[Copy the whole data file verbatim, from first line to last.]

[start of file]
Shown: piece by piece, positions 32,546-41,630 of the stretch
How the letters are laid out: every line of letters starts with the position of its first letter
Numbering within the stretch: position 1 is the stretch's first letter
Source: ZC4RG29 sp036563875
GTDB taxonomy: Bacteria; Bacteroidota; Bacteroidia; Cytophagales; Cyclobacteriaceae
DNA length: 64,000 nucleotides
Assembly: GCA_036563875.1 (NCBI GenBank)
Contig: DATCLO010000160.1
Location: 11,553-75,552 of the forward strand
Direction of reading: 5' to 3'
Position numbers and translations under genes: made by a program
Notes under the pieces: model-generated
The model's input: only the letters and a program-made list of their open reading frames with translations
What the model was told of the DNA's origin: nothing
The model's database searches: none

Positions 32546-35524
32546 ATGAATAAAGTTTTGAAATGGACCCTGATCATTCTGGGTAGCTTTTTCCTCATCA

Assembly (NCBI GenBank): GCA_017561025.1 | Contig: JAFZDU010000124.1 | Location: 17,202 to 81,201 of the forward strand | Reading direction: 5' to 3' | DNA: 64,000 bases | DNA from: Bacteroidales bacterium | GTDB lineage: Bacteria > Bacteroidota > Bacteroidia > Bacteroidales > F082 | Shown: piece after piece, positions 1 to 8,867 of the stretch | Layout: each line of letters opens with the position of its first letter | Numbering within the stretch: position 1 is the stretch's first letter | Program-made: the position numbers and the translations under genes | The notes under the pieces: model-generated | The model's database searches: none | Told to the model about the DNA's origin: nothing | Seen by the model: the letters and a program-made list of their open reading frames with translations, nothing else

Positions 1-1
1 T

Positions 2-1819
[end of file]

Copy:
Shown: piece by piece, positions 32,546-41,630 of the stretch
How the letters are laid out: every line of letters starts with the position of its first letter
Numbering within the stretch: position 1 is the stretch's first letter
Source: ZC4RG29 sp036563875
GTDB taxonomy: Bacteria; Bacteroidota; Bacteroidia; Cytophagales; Cyclobacteriaceae
DNA length: 64,000 nucleotides
Assembly: GCA_036563875.1 (NCBI GenBank)
Contig: DATCLO010000160.1
Location: 11,553-75,552 of the forward strand
Direction of reading: 5' to 3'
Position numbers and translations under genes: made by a program
Notes under the pieces: model-generated
The model's input: only the letters and a program-made list of their open reading frames with translations
What the model was told of the DNA's origin: nothing
The model's database searches: none

Positions 32546-35524
32546 ATGAATAAAGTTTTGAAATGGACCCTGATCATTCTGGGTAGCTTTTTCCTCATCA

Assembly (NCBI GenBank): GCA_017561025.1 | Contig: JAFZDU010000124.1 | Location: 17,202 to 81,201 of the forward strand | Reading direction: 5' to 3' | DNA: 64,000 bases | DNA from: Bacteroidales bacterium | GTDB lineage: Bacteria > Bacteroidota > Bacteroidia > Bacteroidales > F082 | Shown: piece after piece, positions 1 to 8,867 of the stretch | Layout: each line of letters opens with the position of its first letter | Numbering within the stretch: position 1 is the stretch's first letter | Program-made: the position numbers and the translations under genes | The notes under the pieces: model-generated | The model's database searches: none | Told to the model about the DNA's origin: nothing | Seen by the model: the letters and a program-made list of their open reading frames with translations, nothing else

Positions 1-1
1 T

Positions 2-1819